US President-elect Donald Trump has defended his handling of the transition to the White House, amid reports of disarray in his team.

Mr Trump tweeted that the process of selecting his new cabinet and other positions was "very organised".

US media say two senior members of the transition team working on national security have been forced out.

Mr Trump, a property tycoon and Republican outsider, won an unexpected victory against Hillary Clinton.

Outgoing President Barack Obama, on a visit to Greece, admitted he and his successor "could not be more different" but vowed to "do everything we can to support the smoothest transition possible," saying democracy depended on it.

Mr Trump has already replaced New Jersey Governor Chris Christie with Vice-President-elect Mike Pence as head of his transition team.

Media reports say Mr Trump's son-in-law and close adviser Jared Kushner was behind the change.

Mr Christie was New Jersey attorney general when Mr Kushner's father was tried and jailed in the state for tax evasion, illegal campaign contributions and witness tampering in 2004.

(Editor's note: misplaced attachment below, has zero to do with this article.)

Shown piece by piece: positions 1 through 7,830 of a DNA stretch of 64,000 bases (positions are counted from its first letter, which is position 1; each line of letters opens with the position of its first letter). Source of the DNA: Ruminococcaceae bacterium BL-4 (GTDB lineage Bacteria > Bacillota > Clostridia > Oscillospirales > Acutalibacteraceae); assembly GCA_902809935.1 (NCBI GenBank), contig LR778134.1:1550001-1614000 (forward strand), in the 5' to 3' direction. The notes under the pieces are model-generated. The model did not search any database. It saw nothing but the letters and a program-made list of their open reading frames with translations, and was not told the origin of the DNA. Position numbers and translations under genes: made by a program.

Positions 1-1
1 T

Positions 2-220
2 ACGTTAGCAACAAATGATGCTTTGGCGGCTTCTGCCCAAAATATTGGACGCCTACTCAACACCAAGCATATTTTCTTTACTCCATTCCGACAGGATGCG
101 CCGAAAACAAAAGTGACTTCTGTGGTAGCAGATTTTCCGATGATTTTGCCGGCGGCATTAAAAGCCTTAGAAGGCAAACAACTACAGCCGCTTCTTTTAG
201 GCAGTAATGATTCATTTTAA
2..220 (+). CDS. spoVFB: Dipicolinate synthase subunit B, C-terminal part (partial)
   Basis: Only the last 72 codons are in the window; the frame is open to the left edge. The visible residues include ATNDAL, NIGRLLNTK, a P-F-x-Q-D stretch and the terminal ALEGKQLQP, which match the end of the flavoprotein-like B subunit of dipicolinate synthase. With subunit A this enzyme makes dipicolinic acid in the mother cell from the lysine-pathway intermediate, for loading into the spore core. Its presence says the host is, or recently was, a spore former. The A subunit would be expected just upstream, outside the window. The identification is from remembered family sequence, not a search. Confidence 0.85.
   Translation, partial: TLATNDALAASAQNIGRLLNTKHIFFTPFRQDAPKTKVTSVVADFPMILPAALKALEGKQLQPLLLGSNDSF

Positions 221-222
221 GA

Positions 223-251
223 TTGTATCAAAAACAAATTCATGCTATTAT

Jared Kushner and his wife Ivanka Trump acknowledge the crowd at the New York Hilton Midtown

Donald Trump's son-in-law Jared Kushner is thought to be behind Mr Christie's and Mr Rogers' departure 

Mike Rogers in House of Representatives national security hearing in 2014

Mr Rogers is a former Michigan congressman 

Former Congressman and House intelligence committee chairman Mike Rogers, who was handling national security for the transition, announced on Tuesday that he was leaving.

He and another member of the national security team, Matthew Freedman, were sacked, according to the New York Times.

Mr Rogers is thought to have been close to Mr Christie, while Mr Freedman is said to be a protege of Paul Manafort, Mr Trump's former campaign manager who quit in August.

Donald Trump' tweet on 16 November

The former mayor of New York, Rudolph Giuliani – who has been tipped for a senior post – said presidential transitions were always a complex process, and glitches were normal.

And Mr Trump himself sought to calm fears of turmoil.

"Very organized process taking place as I decide on Cabinet and many other positions," he tweeted. "I am the only one who knows who the finalists are!"

He said that contrary to a report in the New York Times, foreign leaders were having no problems getting through to him by phone.

And he denied that he had requested security clearances for his children, in order to recruit them as advisers.

He did not address whether such clearance had been sought for Mr Kushner, his son-in-law, as reported by NBC News.

Mr Trump is due to be inaugurated as president on 20 January 2017.

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